Numerical and experimental investigation on the performance of a ventilated chamber for low-cost PM sensor calibration

Huang Zhang, Renhui Ruan, Shruti Choudhary, Houzhang Tan, Pratim Biswas

Research output: Contribution to journalArticlepeer-review

2 Scopus citations


Particulate matter (PM) sensors are popular for distributed monitoring due to their portability, low-cost and networking capabilities. To provide reliable data, these sensors have to be calibrated periodically in the laboratory. This is often done in chambers with several of them co-located, alongside several research grade instruments. It is important to confirm that the aerosol is well distributed to ensure reliability and accuracy of the calibration tests. This paper describes a modeling and experimental study of these chambers used for calibration of PM sensors. The experimental setup is described and calibration results for the low-cost PM sensors (MAXIMA sensor, Applied Particle Technology, Inc.) using research-grade instruments (GRIMM 11-C, GRIMM Technologies, Inc.) are presented. A computational fluid dynamics (CFD) model including effects of turbulence and Brownian motion is used to predict particle trajectories and distribution in the chamber. The simulated particle number concentration agrees well with the measured values in the chamber. Having the CFD model, the suitability of three proposed chamber designs (fan off; fan on-parallel; fan on-diagonal) are explored for a variety of conditions. Operating conditions that result in uniform concentrations are established using the model. The recommended design for the PM sensor calibration in a rectangular ventilated chamber is: parallel fan layout, fan pressure of 12 Pa, and inlet air flow rate between 10 and 15 L/min. This study shows that the numerical modeling is available to understand the performance of a calibration chamber as well as optimizing the chamber design. A broader perspective is that the results validate the use of low-cost PM sensors for checking the distribution of aerosols in chambers.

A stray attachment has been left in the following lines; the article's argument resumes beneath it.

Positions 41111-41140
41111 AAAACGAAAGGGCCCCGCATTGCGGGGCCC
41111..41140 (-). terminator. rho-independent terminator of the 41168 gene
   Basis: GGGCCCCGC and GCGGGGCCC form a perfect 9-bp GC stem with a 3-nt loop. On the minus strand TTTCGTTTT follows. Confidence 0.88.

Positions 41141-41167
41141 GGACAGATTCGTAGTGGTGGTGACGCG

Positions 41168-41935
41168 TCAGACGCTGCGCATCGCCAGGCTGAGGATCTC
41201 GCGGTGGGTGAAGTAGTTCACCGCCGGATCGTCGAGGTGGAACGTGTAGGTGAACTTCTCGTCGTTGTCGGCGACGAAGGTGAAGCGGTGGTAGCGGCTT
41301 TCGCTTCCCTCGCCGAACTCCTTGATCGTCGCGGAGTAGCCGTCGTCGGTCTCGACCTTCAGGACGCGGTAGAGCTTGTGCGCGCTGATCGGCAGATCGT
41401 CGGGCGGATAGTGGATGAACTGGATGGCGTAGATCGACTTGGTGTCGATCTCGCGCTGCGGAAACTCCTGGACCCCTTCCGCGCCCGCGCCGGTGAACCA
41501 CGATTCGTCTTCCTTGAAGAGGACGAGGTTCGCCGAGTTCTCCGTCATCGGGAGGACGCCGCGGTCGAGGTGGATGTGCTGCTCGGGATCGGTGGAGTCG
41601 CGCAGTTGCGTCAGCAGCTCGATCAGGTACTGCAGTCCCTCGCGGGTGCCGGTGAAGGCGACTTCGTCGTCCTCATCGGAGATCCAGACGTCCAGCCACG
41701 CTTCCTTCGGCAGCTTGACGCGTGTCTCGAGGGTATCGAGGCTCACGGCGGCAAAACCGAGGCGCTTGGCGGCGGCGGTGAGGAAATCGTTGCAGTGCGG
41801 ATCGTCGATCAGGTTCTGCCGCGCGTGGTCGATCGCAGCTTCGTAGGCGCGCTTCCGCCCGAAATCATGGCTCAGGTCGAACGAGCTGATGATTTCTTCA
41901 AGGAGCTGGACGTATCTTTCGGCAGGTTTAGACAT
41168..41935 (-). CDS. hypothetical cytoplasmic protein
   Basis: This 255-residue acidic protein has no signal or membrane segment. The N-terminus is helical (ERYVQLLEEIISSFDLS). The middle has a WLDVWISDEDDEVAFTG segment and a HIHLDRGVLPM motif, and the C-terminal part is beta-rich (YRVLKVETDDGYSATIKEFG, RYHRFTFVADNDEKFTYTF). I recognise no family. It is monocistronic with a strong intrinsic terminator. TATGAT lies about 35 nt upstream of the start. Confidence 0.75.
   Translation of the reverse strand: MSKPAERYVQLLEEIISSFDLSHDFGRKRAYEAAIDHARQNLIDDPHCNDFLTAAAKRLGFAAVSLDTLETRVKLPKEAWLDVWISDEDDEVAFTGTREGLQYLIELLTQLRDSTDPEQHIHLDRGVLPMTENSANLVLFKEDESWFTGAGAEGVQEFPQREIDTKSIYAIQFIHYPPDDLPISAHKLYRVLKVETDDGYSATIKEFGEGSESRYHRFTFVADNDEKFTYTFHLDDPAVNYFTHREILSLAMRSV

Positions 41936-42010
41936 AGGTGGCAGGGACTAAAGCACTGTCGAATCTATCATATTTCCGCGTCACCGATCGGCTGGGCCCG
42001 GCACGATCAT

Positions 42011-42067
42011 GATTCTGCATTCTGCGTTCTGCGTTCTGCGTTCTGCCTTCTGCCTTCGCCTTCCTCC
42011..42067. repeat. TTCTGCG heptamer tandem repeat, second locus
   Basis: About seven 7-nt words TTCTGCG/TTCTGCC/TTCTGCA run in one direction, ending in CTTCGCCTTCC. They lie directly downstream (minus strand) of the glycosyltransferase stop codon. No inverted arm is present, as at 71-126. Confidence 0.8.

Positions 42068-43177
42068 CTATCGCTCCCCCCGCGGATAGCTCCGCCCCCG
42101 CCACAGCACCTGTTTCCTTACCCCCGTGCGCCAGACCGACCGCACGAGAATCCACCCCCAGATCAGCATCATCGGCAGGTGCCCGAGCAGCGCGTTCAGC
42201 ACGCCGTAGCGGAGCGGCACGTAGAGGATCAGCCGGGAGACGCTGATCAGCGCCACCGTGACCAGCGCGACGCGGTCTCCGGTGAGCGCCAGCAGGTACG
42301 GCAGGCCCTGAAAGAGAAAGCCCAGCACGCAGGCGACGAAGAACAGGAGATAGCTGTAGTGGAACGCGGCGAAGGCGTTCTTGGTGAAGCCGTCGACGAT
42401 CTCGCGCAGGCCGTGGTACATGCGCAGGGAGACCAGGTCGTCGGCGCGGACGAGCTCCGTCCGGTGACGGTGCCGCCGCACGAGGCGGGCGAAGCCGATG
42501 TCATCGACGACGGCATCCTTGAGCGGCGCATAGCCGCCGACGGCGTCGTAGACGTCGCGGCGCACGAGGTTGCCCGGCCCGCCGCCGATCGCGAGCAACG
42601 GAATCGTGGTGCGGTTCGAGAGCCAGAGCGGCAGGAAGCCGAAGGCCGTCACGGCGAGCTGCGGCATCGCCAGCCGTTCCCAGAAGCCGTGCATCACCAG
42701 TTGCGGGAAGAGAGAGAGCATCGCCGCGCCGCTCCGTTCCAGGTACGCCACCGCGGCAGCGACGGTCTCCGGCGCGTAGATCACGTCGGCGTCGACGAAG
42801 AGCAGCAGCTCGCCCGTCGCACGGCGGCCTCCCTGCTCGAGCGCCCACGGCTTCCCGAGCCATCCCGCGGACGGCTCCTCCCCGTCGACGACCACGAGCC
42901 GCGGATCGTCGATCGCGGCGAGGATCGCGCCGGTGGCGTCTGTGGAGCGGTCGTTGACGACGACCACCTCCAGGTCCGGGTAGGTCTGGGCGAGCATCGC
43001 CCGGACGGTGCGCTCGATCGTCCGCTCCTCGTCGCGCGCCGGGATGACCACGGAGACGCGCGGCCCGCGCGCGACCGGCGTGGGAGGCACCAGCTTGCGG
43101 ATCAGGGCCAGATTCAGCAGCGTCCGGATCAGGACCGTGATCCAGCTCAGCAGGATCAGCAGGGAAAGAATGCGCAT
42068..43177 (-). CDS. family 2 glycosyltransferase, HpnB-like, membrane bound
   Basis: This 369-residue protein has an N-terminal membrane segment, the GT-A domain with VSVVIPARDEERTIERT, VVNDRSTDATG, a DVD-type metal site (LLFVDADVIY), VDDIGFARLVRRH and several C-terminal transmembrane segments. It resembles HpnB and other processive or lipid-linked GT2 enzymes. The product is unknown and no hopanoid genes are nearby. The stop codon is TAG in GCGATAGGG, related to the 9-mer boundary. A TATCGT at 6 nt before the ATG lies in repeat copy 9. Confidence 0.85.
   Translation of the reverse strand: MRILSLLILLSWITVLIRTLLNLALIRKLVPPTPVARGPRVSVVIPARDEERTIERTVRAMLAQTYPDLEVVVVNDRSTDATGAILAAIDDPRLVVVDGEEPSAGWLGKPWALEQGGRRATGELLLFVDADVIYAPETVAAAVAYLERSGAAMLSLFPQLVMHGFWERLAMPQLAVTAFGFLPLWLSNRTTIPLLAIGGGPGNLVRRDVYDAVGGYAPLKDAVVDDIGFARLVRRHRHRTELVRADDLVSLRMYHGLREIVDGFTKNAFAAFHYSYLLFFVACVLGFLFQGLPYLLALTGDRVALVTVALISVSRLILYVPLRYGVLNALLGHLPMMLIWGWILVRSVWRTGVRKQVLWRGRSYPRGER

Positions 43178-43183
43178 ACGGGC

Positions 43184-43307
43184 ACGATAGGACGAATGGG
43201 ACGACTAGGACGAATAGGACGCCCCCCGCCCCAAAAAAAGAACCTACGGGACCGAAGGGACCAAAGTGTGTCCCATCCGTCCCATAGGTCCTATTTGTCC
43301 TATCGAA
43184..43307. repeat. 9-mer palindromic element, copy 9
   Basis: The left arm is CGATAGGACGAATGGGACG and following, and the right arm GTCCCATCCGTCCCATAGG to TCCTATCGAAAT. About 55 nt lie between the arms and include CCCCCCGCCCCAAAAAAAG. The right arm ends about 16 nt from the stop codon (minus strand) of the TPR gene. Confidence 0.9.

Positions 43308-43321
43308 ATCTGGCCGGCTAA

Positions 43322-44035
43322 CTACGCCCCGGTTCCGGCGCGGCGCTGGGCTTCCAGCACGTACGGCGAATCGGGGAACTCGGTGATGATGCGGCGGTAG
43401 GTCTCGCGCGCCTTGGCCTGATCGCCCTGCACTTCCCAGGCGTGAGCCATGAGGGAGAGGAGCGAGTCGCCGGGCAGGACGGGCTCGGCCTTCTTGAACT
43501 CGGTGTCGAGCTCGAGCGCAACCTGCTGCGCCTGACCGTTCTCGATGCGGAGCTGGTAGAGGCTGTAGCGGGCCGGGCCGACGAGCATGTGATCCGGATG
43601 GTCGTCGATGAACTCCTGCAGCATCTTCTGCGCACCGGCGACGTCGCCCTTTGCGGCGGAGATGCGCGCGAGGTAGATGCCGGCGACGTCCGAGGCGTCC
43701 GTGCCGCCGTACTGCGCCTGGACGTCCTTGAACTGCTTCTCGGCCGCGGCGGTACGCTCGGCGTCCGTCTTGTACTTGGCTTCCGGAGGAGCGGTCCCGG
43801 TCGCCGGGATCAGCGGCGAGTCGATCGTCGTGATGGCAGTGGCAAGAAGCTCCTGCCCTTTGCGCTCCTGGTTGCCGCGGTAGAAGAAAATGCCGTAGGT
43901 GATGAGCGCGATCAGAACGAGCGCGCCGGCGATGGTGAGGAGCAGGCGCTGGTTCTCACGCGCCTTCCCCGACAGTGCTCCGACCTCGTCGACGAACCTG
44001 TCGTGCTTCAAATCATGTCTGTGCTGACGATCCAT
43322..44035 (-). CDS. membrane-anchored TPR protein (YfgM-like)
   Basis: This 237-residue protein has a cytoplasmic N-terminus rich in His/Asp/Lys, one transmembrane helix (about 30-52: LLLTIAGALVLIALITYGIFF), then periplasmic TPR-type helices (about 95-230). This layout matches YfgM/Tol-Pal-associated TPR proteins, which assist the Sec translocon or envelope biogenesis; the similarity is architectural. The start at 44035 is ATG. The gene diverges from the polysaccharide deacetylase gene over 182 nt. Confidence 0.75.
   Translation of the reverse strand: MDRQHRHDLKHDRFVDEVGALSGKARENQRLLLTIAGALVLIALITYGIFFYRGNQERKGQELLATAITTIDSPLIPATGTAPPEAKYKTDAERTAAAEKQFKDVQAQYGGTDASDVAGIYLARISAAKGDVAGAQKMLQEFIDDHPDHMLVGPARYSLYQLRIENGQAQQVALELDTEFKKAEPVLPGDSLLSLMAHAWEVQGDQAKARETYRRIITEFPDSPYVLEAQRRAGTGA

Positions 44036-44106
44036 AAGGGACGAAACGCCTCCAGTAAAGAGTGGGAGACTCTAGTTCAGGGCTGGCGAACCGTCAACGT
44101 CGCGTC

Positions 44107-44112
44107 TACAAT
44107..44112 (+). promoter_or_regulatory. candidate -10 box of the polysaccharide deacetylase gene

Original languageEnglish (US)
Article number105680
JournalJournal of Aerosol Science
StatePublished - Jan 2021
Externally publishedYes


  • CFD modeling
  • Chamber design
  • Low-cost PM sensor
  • Particle trajectory

ASJC Scopus subject areas

  • Environmental Engineering
  • Pollution
  • Mechanical Engineering
  • Fluid Flow and Transfer Processes
  • Atmospheric Science


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